Monday, February 15, 2010

Common Sense?

I have been reading a lot lately about different diet plans and exercise plans. I think it is interesting to look at some testimonials and see things like 'this plan really works!' and 'I have never lost weight on a diet before, but this one is effective.' It seems pretty much like common sense to me that if you want to lose weight that you have to burn more calories than you are taking in. So basically eat less and exercise more. It isn't rocket science. It really isn't. But yet you see so many people who are overweight who want an 'easy answer'.

But then that goes for more than just diet and exercise. Being a massage therapist, I have come across numerous clients who had physiotherapy and massage therapy recommended to them. They tend to come for massage therapy because it doesn't require much work on their part. I have heard so many times from people, "I went to physio, and it felt okay while I was going, but as soon as I was done I was right back to where I started." Did you do the exercises that the physio recommended? 90% of the time the answer is no. People want easy answers and immediate results.

I was in Parables on Saturday picking up a book for our Bible study group. When I was there I noticed a book called The Eden Diet and picked it up and read the back. I was curious about it, so I just looked it up online. It sounds like it is basically retraining you to listen to your body and only eat when your body actually feels hungry. Again, sounds like common sense, but I know I am guilty of eating when I am not hungry. Eating socially, or eating for emotional reasons, or silly cravings. It also said on the back of the book that it asks the question, if you had a piece of delicious chocolate cake in front of you or a shiny beautiful red apple, are you hungry enough to eat the apple? If the answer is no, then you don't get to eat the cake. I think that's an interesting spin on the idea of hunger. It reminds me of being a kid, 'Mom, I'm hungry.' 'You can have an apple.' 'I don't want an apple, I want (fill in the blank).' 'Then you obviously aren't that hungry.'

My sister has been training for a figure competition since last summer. She is currently only about 7 weeks away from her competition and is going to the gym seven days a week. She has to do 80 minutes of cardio each day, plus she does resistance training on various areas of her body throughout the week. She said that diet is about 80% of losing weight. She is on a super restrictive, approximately 1500 calorie/day diet that includes mainly lean protein (ie fish, chicken breast, protein shakes), a bit of oatmeal, eggs, and veggies. Up until last summer, she had been going to the gym 3-4 times/week for about three years and in that time she actually gained weight because she wasn't watching her food intake.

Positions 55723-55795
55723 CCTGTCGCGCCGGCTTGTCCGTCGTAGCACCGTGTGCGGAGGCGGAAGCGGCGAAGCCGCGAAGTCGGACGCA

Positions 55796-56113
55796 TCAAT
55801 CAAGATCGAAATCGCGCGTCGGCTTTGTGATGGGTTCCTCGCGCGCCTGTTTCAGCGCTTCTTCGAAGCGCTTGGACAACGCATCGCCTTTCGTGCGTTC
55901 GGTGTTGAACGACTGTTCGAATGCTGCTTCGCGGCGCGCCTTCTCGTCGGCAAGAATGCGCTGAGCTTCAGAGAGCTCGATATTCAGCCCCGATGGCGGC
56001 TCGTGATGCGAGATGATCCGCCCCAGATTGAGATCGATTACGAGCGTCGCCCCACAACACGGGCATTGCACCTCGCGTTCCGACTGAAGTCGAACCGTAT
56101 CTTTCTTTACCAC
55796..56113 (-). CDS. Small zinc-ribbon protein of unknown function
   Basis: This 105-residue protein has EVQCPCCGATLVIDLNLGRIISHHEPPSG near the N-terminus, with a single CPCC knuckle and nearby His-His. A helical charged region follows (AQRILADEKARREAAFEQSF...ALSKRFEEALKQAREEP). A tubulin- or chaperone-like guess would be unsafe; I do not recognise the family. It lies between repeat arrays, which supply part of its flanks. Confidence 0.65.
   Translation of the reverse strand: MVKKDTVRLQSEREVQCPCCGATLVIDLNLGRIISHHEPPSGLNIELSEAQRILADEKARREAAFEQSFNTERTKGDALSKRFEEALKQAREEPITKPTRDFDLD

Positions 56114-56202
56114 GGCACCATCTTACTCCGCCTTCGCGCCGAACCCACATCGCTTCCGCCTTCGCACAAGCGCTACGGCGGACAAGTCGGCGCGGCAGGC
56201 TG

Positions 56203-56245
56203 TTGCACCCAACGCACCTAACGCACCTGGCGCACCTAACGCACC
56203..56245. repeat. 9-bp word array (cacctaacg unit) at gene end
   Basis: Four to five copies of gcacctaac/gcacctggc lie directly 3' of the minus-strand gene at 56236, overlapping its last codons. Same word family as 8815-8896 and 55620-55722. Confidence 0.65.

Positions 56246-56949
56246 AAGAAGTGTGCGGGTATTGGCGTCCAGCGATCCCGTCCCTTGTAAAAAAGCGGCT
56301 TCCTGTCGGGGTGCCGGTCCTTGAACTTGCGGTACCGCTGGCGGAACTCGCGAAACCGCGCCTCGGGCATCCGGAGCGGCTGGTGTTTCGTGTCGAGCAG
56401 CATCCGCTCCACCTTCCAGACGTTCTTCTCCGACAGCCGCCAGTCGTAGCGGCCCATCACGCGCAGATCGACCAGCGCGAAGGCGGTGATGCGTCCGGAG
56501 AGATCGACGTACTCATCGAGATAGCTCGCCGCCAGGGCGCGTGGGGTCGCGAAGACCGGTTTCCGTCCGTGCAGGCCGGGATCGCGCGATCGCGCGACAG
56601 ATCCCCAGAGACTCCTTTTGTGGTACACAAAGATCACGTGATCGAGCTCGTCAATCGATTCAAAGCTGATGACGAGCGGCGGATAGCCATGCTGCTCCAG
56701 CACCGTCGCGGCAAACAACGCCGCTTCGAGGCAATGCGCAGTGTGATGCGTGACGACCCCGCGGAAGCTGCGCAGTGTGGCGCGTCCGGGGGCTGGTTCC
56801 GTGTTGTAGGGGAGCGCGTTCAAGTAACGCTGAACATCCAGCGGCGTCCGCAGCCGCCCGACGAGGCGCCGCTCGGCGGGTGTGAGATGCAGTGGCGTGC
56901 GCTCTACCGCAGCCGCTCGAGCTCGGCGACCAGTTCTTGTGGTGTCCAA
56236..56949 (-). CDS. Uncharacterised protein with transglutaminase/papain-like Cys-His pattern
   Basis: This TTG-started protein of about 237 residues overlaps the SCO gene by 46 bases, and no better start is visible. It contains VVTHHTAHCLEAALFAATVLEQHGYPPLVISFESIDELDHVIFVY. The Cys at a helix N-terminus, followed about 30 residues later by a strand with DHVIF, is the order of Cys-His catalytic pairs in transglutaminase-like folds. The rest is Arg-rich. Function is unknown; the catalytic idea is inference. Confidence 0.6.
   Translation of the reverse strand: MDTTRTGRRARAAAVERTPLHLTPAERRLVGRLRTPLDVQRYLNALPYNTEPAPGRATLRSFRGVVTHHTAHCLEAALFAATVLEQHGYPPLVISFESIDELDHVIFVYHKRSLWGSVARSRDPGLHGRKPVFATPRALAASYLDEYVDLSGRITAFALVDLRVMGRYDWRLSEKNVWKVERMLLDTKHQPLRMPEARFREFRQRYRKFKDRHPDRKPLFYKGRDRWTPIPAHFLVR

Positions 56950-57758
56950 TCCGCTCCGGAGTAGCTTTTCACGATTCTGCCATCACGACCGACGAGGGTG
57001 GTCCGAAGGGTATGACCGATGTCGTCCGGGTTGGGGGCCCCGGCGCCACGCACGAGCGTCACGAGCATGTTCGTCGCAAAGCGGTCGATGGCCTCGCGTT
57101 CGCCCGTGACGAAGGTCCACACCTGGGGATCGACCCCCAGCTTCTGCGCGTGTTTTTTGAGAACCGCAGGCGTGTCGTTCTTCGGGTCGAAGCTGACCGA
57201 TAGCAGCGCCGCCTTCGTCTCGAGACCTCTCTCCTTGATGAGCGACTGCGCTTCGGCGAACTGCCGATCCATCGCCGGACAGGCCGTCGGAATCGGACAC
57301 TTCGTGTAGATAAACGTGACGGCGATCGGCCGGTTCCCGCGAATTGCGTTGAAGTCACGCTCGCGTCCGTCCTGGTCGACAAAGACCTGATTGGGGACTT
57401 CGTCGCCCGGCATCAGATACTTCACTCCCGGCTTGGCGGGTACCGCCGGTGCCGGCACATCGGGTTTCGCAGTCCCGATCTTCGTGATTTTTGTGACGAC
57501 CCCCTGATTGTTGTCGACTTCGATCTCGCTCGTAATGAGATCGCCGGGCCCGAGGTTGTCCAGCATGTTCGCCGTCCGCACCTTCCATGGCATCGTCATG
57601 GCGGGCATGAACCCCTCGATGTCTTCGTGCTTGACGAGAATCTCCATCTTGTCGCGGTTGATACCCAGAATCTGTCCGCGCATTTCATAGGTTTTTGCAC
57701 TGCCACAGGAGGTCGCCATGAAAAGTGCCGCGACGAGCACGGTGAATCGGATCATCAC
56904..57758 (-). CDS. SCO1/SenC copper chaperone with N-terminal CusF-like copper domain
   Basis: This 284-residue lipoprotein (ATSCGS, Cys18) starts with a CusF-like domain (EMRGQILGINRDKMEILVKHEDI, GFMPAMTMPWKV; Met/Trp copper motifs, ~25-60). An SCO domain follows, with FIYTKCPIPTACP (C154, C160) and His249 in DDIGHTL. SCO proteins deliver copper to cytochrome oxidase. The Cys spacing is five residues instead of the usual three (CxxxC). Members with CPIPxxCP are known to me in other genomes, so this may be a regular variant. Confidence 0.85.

I went to the gym with my sister today. I did 40 minutes of cardio with her (20 minutes on the eliptical, 10 minutes on the recumbent bike and 10 minutes on the rowing machine) then I did her leg workout with her. Obviously I did not do as much weight, or as many reps as her, but overall I was pleased with my abilities. I do however think I like doing circuit training at home with Jillian Michaels better. Depending how sore I am tomorrow I will carry on with level 2 of the 30 Day Shred.

1 comment:

Lynette said...

i read "thin within" about a year and a half ago and really liked it - it talks about the concept of eating when you're hungry, but also the concept that if we deny ourselves the chocolate cake, then we're only going to want it more later and probably overindulge. So if you're hungry, eat the chocolate cake but eat only a small bit of it as part of a generally balanced diet.